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Rackspace Cloudvent Calendar Day 13: Oops: Purging Objects From The CDN

In the spirit of the holiday season, I’m sharing some tips and features of our cloud that you may not know about. In this countdown I’ll have 24 posts for you, each covering a single topic or feature about Rackspace Cloud products. We’ll post one per day so keep checking back!

If you’re using Cloud Files for object storage in your application you’re likely ahead of the curve when it comes to cloudy architecture. Good for you. However, in this example let’s discuss what happens when instead of uploading your latest hilarious meme to a container to deliver over the CDN, you upload last year’s tax return. OOPS: that’s a lot of personal information speeding around the globe in record time. In this post, I’ll walk you through how to purge that object from the CDN.

First, to understand this post you need to know how a CDN works. We partner with Akamai and our customers use their CDN for content delivery. They have nodes all over the world. When a user in London requests a file from your Cloud Files container in Chicago, a node in London requests the object and caches it for subsequent requests. It will keep serving that object from the node in London until the TTL expires, EVEN IF YOU DELETE THE OBJECT FROM CLOUD FILES. That’s a big problem for our tax return example. Luckily, you can send a request to purge the object from every node’s cache. You can purge up to 25 objects per day.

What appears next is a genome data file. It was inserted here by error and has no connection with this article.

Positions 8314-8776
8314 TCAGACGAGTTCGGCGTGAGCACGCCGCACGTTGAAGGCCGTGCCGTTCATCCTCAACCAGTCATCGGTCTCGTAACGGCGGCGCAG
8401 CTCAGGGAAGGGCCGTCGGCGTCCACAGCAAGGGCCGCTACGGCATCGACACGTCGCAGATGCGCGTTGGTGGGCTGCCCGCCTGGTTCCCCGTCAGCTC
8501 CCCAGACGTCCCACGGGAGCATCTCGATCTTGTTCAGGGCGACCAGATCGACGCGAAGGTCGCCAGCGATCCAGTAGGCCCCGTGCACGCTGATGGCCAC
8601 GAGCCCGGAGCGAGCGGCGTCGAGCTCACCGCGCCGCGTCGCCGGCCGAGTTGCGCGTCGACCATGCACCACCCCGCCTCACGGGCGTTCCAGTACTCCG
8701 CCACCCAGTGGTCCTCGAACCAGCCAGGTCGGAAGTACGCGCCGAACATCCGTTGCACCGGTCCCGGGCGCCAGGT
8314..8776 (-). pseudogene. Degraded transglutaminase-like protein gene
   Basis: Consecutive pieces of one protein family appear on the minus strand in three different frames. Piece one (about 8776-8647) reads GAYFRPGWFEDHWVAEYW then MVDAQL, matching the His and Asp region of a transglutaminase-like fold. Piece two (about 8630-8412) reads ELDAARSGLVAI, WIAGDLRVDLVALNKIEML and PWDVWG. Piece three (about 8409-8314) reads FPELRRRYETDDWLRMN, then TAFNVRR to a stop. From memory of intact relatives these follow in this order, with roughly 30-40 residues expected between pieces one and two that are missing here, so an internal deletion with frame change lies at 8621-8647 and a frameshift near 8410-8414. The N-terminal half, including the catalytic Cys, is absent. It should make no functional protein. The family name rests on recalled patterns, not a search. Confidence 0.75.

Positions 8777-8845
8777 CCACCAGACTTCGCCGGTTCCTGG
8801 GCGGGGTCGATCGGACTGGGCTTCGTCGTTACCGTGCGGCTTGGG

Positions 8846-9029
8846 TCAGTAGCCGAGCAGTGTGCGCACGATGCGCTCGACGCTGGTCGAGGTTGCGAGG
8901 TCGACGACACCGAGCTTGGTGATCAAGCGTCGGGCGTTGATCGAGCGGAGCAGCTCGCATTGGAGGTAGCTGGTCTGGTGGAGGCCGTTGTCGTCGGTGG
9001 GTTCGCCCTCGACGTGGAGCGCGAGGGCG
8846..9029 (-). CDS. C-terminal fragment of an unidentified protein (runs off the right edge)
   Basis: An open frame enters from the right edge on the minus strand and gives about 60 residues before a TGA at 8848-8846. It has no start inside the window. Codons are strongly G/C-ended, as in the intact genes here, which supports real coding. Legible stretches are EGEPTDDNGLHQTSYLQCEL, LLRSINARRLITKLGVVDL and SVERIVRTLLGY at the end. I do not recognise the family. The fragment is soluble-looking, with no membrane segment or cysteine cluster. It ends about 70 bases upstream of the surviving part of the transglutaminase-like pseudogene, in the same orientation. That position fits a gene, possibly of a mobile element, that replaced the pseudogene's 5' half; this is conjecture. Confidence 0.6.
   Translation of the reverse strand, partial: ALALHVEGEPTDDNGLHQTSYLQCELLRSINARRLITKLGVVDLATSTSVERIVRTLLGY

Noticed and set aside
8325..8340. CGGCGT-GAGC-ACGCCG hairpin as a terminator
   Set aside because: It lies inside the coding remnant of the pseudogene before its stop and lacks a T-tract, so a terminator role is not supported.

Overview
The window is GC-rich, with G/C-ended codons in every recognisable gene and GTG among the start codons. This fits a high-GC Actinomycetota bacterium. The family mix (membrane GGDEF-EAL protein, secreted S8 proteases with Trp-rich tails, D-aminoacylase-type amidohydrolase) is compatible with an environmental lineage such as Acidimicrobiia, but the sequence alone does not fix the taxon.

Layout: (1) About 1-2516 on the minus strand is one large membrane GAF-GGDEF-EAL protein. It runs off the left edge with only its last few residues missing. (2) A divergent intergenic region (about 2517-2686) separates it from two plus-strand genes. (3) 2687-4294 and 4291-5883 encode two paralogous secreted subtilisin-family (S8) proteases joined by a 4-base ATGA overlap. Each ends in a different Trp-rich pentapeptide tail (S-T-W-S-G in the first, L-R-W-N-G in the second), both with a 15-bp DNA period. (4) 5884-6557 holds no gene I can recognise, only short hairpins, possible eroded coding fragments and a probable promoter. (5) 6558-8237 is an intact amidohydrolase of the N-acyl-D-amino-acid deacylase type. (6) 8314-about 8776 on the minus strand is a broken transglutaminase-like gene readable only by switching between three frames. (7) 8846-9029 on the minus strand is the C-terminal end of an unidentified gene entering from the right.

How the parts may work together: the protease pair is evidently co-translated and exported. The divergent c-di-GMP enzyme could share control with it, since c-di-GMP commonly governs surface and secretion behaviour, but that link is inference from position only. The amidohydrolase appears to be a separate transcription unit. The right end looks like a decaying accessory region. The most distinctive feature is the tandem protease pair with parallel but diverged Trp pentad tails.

To purge an object, send a DELETE request:

curl –s –X DELETE –H “X-Auth-Token: $TOKEN” https://cdn.clouddrive.com/v1/1234/CONTAINER_NAME/OBJECT_NAME

You can also add an email address to be notified once the purge is complete with another header:

-H “X-Purge-Email: user@domain.com, user2@domain.com”

The day is saved! Check back tomorrow for more tips and tricks!

About the Author

This is a post written and contributed by Hart Hoover.

Hart Hoover is a Cloud Strategist at Rackspace Hosting. Hoover started his career as a Racker in 2007 as a Linux Systems Administrator, providing technical support for dedicated servers. He moved to the cloud in 2009 to help design the Managed Cloud Servers support model. He has presented at various technical conferences, maintains and contributes to the Rackspace DevOps Blog, and advises Rackspace customers on best practices for cloud computing.


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